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Defense Official Says Russia Hasn't Gained Superiority Over Ukraine

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With little change in operations from yesterday, the Russians have still not gained superiority over the entirety of Ukraine, a senior Defense Department official said today. 

On day 14 of Russia's invasion of Ukraine, DOD officials have noted more than 710 missile launches of all varieties, nearly evenly split from being launched inside Ukraine and from Russia, the official said.  

"We do believe that around Kharkiv, [the Russians] are reassessed to be just outside the city now. They appear to have gained about 20 km worth of distance. [There is] still heavy, heavy fighting there. We don't assess that they've taken the city by any means, but they have closed in on it," he said.  

"The same can be said a little bit about Mykolayiv, down in the south [of Ukraine]. We didn't see them over the last 24 hours advance farther to the north of Mykolayiv, and we estimate they're about 15 km away, but to the north of Mykolayiv. And they have increased their shelling of the city."  

Two service members examine a weapon; a helicopter and other service members are in the background.
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A paratrooper assigned to the Troop B, 5-73 Cavalry, 82nd Airborne Division trains a Polish soldier during a combined training event in Nowa Deba, Poland, Feb. 22, 2022. The 82nd Airborne Division is currently deployed to Poland to train with and operate alongside our Polish allies. The training allows allies to get to know each other’s equipment, capabilities and tactics to enhance readiness and strengthen the NATO alliance.
Photo By: Army Master Sgt. Alexander Burnett
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DOD continues to consult with its Polish counterparts, the official said, and referred to a department spokesman's statement from last night. In part, the statement said:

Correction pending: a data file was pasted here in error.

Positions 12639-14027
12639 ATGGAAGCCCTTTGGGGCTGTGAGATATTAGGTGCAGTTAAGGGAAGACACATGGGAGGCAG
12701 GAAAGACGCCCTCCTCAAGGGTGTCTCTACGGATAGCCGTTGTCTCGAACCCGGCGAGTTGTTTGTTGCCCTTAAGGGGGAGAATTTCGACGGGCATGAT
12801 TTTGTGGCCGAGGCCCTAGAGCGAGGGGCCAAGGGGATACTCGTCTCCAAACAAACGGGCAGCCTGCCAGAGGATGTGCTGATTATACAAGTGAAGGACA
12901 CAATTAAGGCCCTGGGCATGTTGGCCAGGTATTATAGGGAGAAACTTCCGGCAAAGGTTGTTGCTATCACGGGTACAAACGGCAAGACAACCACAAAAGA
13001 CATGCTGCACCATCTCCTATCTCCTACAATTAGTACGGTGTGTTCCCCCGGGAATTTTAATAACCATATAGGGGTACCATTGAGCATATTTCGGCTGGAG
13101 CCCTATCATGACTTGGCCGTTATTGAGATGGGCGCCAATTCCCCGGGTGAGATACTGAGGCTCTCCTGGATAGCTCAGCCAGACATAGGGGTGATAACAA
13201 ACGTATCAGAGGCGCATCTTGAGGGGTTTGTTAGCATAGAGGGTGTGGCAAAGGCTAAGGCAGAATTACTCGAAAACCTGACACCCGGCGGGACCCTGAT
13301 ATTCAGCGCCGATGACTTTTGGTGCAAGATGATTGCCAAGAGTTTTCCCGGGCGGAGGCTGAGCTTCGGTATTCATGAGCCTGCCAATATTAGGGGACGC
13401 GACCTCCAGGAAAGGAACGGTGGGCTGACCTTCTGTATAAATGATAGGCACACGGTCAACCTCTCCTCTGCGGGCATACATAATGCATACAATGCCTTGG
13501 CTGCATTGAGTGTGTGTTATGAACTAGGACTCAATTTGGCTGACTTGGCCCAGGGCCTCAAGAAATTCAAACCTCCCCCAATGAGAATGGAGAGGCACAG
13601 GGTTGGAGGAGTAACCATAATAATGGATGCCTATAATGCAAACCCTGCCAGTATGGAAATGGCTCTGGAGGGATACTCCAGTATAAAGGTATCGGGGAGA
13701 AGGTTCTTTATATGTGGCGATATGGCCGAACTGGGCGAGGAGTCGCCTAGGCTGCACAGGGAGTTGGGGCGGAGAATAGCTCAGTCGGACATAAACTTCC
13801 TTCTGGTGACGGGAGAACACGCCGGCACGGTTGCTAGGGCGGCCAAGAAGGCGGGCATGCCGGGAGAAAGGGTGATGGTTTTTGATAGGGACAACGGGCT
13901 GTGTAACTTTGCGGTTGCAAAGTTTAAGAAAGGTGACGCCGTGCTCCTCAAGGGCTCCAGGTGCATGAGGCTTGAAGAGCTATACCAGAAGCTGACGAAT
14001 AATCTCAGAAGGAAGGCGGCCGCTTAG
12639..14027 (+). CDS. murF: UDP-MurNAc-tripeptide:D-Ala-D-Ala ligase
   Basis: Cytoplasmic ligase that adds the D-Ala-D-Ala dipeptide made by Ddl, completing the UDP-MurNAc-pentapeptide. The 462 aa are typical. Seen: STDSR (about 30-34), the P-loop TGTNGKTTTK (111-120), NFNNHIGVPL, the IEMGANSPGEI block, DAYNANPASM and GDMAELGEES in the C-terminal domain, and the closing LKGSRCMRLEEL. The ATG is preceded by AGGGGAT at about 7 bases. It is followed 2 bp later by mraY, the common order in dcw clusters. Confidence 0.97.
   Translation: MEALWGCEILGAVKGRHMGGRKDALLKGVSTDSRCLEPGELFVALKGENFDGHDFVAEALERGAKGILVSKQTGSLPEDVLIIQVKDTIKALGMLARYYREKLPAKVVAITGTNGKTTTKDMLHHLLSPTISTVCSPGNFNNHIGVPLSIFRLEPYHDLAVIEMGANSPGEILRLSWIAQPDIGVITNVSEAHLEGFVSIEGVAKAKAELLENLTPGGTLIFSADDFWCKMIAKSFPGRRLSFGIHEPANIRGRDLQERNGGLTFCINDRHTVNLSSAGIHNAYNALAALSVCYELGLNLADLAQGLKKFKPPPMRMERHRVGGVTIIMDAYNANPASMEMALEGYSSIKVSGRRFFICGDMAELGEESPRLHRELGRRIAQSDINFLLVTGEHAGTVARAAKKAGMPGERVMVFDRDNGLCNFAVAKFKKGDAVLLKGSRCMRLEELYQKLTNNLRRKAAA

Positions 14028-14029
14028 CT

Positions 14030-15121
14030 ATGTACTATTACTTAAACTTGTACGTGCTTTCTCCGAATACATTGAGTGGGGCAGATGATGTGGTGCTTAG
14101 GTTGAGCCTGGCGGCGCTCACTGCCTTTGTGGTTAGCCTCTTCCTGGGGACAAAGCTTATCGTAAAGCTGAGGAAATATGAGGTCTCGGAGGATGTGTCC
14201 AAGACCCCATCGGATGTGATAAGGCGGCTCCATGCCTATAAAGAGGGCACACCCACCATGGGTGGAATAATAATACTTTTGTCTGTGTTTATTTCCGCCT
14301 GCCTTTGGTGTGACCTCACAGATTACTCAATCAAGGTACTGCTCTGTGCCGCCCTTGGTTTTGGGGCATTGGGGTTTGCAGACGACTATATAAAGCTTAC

"We are now in contact with the Polish government .... the decision about whether to transfer Polish-owned planes to Ukraine is ultimately one for the Polish government. We will continue consulting with our allies and partners about our ongoing security assistance to Ukraine because, in fact, Poland's proposal shows just some of the complexities this issue presents. The prospect of fighter jets 'at the disposal of the government of the United States of America' departing from a U.S./NATO base in Germany to fly into airspace that is contested with Russia over Ukraine raises serious concerns for the entire NATO alliance. It is simply not clear to us that there is a substantive rationale for it. We will continue to consult with Poland and our other NATO allies about this issue and the difficult logistical challenges it presents, but we do not believe Poland's proposal is a tenable one."  

"We believe we are working very hard to get the Ukrainians the capabilities they need, and that they are using with great effect. That's what our focus is on," the DOD official said. "They do have fixed-wing aircraft available to them; the majority of their fleet is still intact and operable. As I said, the airspace is contested [and] … the Russians have surface-to-air missile umbrellas that virtually cover the whole country."

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